Outside of the fortress, you can’t miss the vast open field full of local families. It’s quite windy in this open area. Many people bring their kites and fly them over the grassy fields. On the weekends, locals come prepared to stay the day, with food and coolers full of the virgin and not so virgin libations . 🙂 There is nowhere to hide from the sun though, so we couldn’t stay too long in the hot Caribbean sun without roasting. I wish they had permanent umbrellas and hammocks there!
Catching street concerts and performances
The best parts of the city for other entertainment are the street festivals, the impromptu block parties and even free concerts. The trick is to check out the main plazas and common areas where these tend to come alive.
Coming out of El Morro on a Sunday afternoon, we noticed that people were gathering in a little plaza on the corner of Calle del Cristo and Calle San Sebastian. We asked around and it turned out that there was going to be a free concert performed by a local orchestra. We found some space on a bench, bought some finger food in a local bar, and enjoyed the performance for a while.
Another popular gathering area is down by the Port on the southern side of Old San Juan. Come to Monumento Al Inmigrante and take a stroll west down Paseo de la Princesa. In the evening, when the hot sun goes down, many locals come to this area of town. You will see some vendors, folks playing dominos, and people of all ages walking down the street. We even caught a local music performance there one night. We felt the unity of the people as they danced and cheered to the sounds of Plena, a folkloric music from Puerto Rico.
Take a few steps south of the monument and you arrive at Darsenas Square. This little place gets packed at night, with street vendors and locals who are looking to socialize and listen to music. We caught another great free concert there one night, performed by a local band.
Just when we thought our luck was running out with free shows, we walked by the monument after brunch the next day and—what do you know—another free public show! There were dancers and singers performing Flamenco on a stage set up right around the monument. I am not even sure what the occasion was, but we welcomed the surprise. People watching is optimal at street gatherings, so I was in heaven.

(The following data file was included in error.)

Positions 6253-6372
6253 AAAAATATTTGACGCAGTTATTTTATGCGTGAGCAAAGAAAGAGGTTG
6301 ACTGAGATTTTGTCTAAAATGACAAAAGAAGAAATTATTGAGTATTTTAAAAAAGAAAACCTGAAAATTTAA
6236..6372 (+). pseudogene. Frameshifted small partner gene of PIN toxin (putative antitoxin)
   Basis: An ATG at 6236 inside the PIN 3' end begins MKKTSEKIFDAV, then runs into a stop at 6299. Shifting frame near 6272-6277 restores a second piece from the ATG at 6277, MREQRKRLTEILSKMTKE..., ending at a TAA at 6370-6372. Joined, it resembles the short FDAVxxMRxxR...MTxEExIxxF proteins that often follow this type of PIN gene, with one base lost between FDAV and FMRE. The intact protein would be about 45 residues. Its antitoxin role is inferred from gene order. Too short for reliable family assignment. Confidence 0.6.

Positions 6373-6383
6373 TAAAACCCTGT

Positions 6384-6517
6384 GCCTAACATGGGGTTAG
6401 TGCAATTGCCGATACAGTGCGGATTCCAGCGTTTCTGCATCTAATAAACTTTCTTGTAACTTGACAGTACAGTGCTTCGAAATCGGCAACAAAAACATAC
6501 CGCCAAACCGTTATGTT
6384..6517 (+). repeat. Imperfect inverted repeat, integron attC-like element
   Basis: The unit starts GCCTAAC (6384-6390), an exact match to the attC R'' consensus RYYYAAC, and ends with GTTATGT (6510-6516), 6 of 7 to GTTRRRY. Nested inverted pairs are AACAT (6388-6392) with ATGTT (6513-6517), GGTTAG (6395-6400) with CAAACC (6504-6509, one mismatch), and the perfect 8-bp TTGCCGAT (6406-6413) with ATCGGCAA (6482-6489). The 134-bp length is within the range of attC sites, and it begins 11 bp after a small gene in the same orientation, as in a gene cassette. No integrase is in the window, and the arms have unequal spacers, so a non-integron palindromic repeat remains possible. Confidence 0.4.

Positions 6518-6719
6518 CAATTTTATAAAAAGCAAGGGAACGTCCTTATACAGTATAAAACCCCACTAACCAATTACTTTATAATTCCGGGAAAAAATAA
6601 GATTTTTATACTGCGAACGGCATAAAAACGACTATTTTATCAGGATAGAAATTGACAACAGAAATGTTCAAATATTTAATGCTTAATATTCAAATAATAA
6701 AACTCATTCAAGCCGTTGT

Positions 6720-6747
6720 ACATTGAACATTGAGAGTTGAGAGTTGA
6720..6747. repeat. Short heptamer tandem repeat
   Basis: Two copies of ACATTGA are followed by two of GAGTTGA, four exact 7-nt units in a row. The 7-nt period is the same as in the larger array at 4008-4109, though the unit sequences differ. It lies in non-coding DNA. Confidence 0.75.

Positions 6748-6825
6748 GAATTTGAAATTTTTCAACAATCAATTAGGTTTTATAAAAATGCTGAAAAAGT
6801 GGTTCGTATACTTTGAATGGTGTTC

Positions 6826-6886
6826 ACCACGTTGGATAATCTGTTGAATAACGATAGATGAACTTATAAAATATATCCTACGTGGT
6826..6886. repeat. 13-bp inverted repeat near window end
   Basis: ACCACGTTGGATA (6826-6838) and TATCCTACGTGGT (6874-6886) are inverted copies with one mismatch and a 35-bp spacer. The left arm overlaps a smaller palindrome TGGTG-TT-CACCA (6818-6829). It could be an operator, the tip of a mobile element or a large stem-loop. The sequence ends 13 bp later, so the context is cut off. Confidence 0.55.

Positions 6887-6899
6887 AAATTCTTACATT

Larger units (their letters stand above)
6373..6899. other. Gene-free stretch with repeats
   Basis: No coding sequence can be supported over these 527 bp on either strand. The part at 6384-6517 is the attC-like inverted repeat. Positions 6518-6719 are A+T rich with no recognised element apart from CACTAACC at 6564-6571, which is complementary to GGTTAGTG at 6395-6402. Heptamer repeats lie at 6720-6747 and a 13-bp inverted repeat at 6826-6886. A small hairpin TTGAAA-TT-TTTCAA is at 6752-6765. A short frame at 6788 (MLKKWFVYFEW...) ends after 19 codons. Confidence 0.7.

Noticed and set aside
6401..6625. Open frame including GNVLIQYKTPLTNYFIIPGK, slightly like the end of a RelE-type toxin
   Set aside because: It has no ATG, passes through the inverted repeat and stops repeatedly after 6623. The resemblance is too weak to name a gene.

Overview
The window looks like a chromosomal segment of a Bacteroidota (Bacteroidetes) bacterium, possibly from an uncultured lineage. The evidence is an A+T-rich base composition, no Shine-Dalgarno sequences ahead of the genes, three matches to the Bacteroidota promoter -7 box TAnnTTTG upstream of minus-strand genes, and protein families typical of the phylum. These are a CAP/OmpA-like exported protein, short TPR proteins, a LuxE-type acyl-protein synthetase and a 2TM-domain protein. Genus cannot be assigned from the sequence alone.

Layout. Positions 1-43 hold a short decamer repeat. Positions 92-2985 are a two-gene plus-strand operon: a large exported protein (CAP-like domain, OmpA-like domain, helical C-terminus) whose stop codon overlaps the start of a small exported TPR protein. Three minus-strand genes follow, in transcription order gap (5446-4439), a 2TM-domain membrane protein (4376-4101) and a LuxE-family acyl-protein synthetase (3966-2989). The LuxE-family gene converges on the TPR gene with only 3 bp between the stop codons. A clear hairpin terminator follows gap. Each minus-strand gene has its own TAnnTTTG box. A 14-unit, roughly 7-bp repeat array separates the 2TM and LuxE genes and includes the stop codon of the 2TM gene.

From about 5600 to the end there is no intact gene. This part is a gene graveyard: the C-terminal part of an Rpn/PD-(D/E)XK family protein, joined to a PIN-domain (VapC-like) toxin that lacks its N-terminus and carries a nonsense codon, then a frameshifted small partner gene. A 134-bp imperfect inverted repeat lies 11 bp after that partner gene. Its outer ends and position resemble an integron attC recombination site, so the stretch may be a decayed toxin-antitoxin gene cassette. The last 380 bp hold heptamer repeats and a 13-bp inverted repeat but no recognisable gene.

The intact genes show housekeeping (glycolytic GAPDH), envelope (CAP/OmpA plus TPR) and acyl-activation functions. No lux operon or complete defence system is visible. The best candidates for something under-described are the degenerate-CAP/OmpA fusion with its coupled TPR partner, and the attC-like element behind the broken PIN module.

Are you picking up this trend yet?… Lots of free events, in a beautiful climate, with great people—that’s PR for you!
Since our hotel was right on Fortaleza Street, shopping was quite convenient. Most of the street has a variety of shops from beginning to end. We ended up gravitating towards the white cotton shops. As white is such a must-have color in a Caribbean wardrobe, this is a great place to find an extensive selection. I found a great white cotton shirt for about $25, which was both FI-friendly and proved to be a great shirt to wear to the beach. Overall though, the prices are pretty comparable with mainland U.S., since San Juan’s cost of living is similar.
Dancing the night away
As you may have picked up from our About page, we love to dance, especially salsa and other Latin dances. Needless to say, we checked out a few clubs while in Old San Juan.
A $5 cover gets you into this tiny club. I have to say that as a salsera, this is not the place you come to dance in comfort. The place is small, and the dance floor is full of people both dancing and standing, as it gets pretty packed. The live salsa bands is why people come there. It’s a great hole in the wall kind of experience, so don’t expect fancy decour, drinks or people. Very casual, fun and unique. It gets packed early on, so don’t be surprised if the ride gets bumpy. I like to come here, dance a few songs in a 2×2 box equivalent, listen to some more live music, and move on. A starter for the night, so to speak.
When we left this place, we headed towards the bar/club strip off of Plaza Colon and Fortaleza Street. There are some restaurants on the cobble street off of that corner (Calle Tetuan), and the clubs opened up after 10 or 11 p.m. We did a bit of club hopping there, and they had more space and more club like music, including reggaeton.
Indulging and savoring
Now this was our favorite part of the visit. We tried numerous places for food and drinks, and there were some winners that we still rave about and slightly drool over in reminiscence.
Hands down, the best drinks we tried in PR are sold here, and certainly the best mojitos we ever had, period. This little corner bar and restaurant is only a few blocks from El Morro, so we found ourselves enjoying the refreshing drinks on the way back to our hotel.